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Int J Environ Health Res. 2003 Dec;13(4):373-9.

Genotoxic effects of vanadium pentoxide on human peripheral lymphocytes and mucosal cells of the upper aerodigestive tract.

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Department of Otolaryngology, Head and Neck Surgery, University of Regensbury, Germany.


In addition to tobacco and alcohol consumption, pollutants found in certain industries and in the environment play an important role in carcinogenesis in the upper aerodigestive tract. The aim of the present study was to investigate whether vanadium pentoxide may have a genotoxic effect on human mucosal cells and lymphocytes. The single cell microgel electrophoresis assay (Comet assay) was used to detect DNA damage induced by vanadium pentoxide in human nasal epithelia (n = 11) and in lymphocytes (n = 11). Mucosa was harvested from inferior nasal turbinates, while lymphocytes were obtained via venous puncture. Vanadium pentoxide was applied at concentrations of 0.06 mM, 0.12 mM, 0.24 mM, and 0.47 mM. Aqua bidestillata served as solvent and negative control and N-methyl-N'-nitro-N-nitrosoguanidine at 0.07 mM (MNNG) was used as positive control. The trypan blue exclusion test was applied to assess cytotoxicity. Whereas vanadium pentoxide induced dose-dependent DNA migration in lymphocytes, mucosal cells did not show comparable genotoxic effects. Cytotoxic effects allowed for viabilities exceeding 80%. The results indicate that vanadium pentoxide is capable of inducing single-strand-breaks and/or alkali-labile damage in the DNA of human lymphocytes. By contrast, mucosal cells proved not to be sensitive in this setting. Thus, a possible role of vanadium in the tumorigenesis of head and neck cancer appears unrelated to direct genotoxic effects.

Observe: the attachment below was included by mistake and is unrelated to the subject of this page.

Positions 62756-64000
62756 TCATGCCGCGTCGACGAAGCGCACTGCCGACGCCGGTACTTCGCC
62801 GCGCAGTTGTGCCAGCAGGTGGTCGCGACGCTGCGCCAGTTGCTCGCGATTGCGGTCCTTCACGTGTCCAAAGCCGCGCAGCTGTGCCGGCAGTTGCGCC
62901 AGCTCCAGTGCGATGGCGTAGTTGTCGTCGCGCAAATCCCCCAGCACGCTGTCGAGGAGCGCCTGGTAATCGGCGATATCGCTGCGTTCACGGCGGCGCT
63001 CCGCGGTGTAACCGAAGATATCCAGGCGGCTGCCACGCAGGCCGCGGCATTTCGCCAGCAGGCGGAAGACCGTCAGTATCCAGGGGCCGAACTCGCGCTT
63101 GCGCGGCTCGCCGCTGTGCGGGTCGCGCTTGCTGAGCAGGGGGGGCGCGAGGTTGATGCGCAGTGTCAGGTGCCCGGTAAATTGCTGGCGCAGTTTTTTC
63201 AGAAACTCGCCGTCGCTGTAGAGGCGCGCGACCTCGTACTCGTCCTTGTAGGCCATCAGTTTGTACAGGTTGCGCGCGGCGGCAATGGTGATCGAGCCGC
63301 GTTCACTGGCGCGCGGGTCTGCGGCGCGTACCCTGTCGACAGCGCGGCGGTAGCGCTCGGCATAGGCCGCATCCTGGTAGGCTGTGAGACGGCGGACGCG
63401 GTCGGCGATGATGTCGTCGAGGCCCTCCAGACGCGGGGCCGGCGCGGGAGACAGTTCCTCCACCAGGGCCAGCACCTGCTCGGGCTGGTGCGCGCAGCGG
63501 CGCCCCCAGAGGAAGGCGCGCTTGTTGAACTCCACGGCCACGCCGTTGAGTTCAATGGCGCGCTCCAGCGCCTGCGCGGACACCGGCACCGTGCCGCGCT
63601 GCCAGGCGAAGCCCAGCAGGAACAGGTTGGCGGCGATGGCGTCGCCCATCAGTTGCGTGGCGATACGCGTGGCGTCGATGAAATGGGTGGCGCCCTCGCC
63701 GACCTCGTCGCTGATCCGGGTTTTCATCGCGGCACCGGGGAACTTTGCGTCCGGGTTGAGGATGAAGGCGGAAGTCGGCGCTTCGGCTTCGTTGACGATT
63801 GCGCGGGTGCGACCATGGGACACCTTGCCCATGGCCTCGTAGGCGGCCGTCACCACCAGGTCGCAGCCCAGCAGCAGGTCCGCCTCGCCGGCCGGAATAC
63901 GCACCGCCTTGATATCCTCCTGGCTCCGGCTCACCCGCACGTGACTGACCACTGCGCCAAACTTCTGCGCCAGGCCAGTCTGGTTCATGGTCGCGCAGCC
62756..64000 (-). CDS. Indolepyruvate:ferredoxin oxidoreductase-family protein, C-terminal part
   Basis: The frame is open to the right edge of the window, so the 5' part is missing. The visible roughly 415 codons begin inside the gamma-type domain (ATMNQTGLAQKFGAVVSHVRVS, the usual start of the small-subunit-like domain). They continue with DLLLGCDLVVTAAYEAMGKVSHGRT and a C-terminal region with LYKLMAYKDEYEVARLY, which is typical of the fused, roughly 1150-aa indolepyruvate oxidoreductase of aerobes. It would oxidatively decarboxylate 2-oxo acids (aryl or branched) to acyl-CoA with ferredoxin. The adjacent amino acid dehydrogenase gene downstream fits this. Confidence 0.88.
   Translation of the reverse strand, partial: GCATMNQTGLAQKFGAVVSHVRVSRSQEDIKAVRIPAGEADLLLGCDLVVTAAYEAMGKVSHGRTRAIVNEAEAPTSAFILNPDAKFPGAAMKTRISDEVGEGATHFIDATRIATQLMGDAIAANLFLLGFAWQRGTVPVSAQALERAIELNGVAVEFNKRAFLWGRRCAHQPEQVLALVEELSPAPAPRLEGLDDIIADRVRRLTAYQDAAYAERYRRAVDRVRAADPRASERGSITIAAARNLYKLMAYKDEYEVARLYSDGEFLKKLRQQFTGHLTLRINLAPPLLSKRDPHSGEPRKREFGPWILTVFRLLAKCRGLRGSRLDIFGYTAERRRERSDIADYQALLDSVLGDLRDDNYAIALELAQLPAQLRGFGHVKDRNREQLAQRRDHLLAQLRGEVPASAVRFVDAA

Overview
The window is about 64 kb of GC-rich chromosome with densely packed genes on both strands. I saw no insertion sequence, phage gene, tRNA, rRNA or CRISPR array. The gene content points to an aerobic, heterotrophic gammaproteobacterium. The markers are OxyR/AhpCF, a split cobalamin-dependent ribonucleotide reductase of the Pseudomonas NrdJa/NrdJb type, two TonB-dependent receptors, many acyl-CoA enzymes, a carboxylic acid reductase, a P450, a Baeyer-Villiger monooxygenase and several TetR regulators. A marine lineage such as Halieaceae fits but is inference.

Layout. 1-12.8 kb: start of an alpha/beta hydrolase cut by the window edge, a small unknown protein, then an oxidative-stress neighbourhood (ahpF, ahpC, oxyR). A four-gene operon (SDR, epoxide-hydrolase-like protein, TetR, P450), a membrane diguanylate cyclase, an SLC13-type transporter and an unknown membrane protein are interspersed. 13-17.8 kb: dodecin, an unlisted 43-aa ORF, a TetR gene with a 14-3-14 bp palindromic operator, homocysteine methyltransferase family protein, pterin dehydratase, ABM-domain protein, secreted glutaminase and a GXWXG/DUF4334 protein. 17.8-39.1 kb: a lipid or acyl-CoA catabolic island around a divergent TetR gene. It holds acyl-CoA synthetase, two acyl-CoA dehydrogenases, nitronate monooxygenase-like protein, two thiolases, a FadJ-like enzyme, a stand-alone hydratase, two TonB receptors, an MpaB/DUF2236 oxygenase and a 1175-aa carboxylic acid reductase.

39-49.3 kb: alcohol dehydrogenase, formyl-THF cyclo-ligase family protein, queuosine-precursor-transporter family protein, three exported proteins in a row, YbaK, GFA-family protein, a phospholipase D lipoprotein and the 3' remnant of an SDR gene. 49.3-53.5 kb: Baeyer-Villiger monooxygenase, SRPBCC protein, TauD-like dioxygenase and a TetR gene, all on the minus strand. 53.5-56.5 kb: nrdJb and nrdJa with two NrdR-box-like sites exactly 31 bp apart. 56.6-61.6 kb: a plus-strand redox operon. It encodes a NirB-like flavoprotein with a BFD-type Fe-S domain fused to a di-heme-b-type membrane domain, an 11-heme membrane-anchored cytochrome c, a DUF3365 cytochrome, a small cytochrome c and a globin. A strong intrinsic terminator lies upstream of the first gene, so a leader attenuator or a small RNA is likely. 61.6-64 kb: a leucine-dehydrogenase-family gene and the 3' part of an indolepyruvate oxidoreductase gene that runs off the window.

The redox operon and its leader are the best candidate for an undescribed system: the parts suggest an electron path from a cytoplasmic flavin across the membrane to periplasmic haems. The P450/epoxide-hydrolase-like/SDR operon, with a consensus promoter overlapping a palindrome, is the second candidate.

[Indexed for MEDLINE]

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